could support gas executions, it would have required sixty-eight (68) years
to execute the alleged number of six millions of persons. This must mean
the Third Reich was in existence for some seventy-five (75) years. Promoting
these facilities as being capable of effecting mass, multiple or even singular
executions is both ludicrous and insulting to every individual on this
planet. Further, those who do promote this mistruth are negligent and irresponsible
for not investigating these facilities earlier and ascertaining the truth
before indoctrinating the world with what may have become the greatest
propaganda ploy in history.
- 2. Crematories
- Of equal importance are Exterminationist errors relating to the crematories.
If these crematories, operated at a theoretical rate of maximum output
per day, without any down time and at a constant pace (an impossible situation),
and we accept the figure of at least six millions executed, the Third Reich
lasted for at least forty-two (42) years, since it would take thirty-five
(35) years at an impossible minimum to cremate these six millions of souls.
- No one by any stretch of the imagination would allege (or even believe)
that the Third Reich ever lasted for seventy-five (75) or even forty-two
(42) years, yet they would have us believe that six millions of souls were
executed with equipment which could not possibly have functioned, in less
than one-seventh of the absolute minimum time it could possibly have taken.
- 3. Forensics
- Forensic samples were taken from the visited sites. A control sample
was removed from delous-ing facility 1 at Birkenau. It was postulated that
because of the high iron content of the building materials at these camps
the presence of hydrogen cyanide gas would result in a ferric-ferro-cyanide
compound being formed, as evidenced by the Prus-sian blue staining on the
walls in the delousing facilities.
- A detailed analysis of the thirty-two samples taken at the Auschwitz-Birkenau
complexes showed 1,050 mg/kg of cyanide and 6,170 mg/kg of iron. Higher
iron results were found at all of the alleged gas chambers but no significant
cyanide traces. This would be impossible if these sites were exposed to
hydrogen cyanide gas, because the alleged gas chambers supposedly were
exposed to much greater quantities of gas than the delousing facility.
Thus, chemical analysis supports the fact that these facilities were never
utilized as gas execution facilities.
- 4. Construction
- Construction of these facilities shows that they were never used as
gas chambers. None of these facilities were sealed or gasketed. No provision
was ever made to prevent condensation of gas on the walls, floor or ceiling.
No provision ever existed to exhaust the air-gas mixture from these buildings.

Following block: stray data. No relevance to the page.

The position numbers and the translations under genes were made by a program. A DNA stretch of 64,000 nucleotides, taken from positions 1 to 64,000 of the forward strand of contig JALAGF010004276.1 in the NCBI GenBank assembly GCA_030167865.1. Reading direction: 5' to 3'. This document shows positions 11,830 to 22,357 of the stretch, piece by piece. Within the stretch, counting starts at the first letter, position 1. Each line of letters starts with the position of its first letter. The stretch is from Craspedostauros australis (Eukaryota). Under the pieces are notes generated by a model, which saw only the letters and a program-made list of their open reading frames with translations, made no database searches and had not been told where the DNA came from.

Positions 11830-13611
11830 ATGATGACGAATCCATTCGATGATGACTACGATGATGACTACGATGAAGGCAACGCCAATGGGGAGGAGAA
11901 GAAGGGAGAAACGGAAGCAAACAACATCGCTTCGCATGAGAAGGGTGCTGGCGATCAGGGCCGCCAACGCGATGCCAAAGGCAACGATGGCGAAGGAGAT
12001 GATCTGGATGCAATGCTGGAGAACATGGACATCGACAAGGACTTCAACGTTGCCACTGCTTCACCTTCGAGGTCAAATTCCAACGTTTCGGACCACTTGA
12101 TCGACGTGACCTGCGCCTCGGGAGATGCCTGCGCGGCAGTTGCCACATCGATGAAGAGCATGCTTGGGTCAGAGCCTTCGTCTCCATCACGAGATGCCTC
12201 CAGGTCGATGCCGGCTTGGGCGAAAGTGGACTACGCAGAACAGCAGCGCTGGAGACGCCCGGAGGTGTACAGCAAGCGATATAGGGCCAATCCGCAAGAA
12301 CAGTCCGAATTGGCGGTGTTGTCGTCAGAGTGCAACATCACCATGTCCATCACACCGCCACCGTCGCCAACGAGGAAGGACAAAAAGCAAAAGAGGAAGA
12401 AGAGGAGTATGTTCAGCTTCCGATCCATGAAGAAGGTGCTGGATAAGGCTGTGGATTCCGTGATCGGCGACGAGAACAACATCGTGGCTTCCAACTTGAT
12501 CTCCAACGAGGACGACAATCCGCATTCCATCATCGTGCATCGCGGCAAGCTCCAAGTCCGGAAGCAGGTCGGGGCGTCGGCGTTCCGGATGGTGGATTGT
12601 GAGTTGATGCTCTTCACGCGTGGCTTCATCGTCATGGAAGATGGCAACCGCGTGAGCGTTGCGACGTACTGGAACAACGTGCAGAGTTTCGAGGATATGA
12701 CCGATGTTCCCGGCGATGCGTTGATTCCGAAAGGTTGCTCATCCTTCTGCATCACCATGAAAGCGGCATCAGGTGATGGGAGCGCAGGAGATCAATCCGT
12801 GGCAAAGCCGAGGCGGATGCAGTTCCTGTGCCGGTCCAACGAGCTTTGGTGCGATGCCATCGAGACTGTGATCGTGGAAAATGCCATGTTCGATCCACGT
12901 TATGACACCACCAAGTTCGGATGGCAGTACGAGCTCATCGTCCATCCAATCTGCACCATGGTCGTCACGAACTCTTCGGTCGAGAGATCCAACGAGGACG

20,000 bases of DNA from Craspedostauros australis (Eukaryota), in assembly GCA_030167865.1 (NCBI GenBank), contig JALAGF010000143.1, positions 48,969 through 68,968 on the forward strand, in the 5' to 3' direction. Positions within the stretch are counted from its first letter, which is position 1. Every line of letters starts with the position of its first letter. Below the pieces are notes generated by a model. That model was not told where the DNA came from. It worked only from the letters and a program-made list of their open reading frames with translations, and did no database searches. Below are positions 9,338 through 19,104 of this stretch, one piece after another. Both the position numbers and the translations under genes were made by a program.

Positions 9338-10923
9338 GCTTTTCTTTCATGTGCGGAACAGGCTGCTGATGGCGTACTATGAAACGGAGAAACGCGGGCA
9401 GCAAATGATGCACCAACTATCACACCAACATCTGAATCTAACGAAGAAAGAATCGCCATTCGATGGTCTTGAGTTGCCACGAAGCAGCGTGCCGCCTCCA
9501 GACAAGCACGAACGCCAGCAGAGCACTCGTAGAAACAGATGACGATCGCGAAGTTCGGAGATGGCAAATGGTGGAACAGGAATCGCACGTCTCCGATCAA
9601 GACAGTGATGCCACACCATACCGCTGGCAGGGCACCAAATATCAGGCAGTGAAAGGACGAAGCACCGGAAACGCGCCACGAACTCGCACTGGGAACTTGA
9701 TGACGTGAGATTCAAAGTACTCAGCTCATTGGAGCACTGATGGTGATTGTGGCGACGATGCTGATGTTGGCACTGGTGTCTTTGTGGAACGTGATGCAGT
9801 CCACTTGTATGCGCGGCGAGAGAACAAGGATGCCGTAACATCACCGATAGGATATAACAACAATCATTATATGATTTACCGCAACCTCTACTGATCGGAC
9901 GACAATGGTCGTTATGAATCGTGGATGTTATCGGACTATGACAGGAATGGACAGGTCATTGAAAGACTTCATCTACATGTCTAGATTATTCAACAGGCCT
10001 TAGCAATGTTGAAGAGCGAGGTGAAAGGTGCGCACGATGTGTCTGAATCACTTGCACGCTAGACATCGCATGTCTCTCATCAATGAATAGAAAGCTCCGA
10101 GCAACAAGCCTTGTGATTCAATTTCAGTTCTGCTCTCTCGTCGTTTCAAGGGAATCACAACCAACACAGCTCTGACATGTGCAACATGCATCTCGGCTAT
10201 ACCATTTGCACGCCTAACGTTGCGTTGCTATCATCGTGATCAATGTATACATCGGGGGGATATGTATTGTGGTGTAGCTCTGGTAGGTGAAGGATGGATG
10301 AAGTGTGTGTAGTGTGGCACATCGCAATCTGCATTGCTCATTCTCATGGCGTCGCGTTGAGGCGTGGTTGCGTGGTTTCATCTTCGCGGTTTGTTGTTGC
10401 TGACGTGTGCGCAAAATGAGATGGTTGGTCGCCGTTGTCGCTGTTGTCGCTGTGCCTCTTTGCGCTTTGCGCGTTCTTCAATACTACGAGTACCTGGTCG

No provision ever existed to introduce or distribute the gas throughout
the chamber. No explosion-proof lighting existed and no attempt was ever
made to prevent gas from entering the crematories, even though the gas
is highly explosive. No attempt was made to protect operating personnel
from exposure to the gas or to protect other non-participating persons
from exposure. Specifically, at Auschwitz, a floor drain in the alleged
gas chamber was connected directly to the camp's storm drain system. At
Majdanek a depressed walkway around the alleged gas chambers would have
collected gas seepage and resulted in a death trap for camp personnel.
No exhaust stacks ever existed. Hydrogen cyanide gas is an extremely dangerous
and lethal gas and nowhere were there any provisions to effect any amount
of safe handling. The chambers were too small to accommodate more than
a small fraction of the alleged numbers. Plain and simple, these facilities
could not have operated as execution gas chambers.
- 5. Conclusion
- After a thorough examination of the alleged execution facilities in
Poland and their associated crematories, the only conclusion that can be
arrived at by a rational, responsible person is the absurdity of the notion
that any of these facilities were ever capable of, or were utilized as,
execution gas chambers.
About the Author
Fred A. Leuchter, Jr., is America's leading specialist on the design
and fabrication of homicidal gas chambers and other equipment used in execution
of convicted criminals. His expertise has been acknowledged by state governments
and in periodicals such as The Atlantic (Feb. 1990), The New
York Times (Oct. 13, 1990) and The New York Times Book Review (Nov. 22, 1992), as well as on the "Phil Donahue Show" (where
he appeared as a guest). After receiving his Bachelor's degree from Boston
University in 1964, he did postgraduate work at the Harvard Smithsonian
Astrophysical Observatory. Leuchter holds patents for numerous highly sophisticated
technical devices, including sextants, surveying instruments and optical
In spite of intense pressure to repudiate his findings, Leuchter defiantly
stands by his 1988 investigation of the alleged extermination gas chambers.
As a result, powerful special interest groups have made him the target
of a vicious campaign of slander, and have succeeded in all but destroying
This paper was first presented at the IHR's Ninth Revisionist
Conference, (1989), and was published in the Summer 1989 issue of The
Journal of Historical Review.
A sumptuously illustrated edition of the sensational Leuchter Report, with a hard-hitting foreword by British historian David Irving and an introduction
by French professor Robert Faurisson, is available from the IHR for $23.00,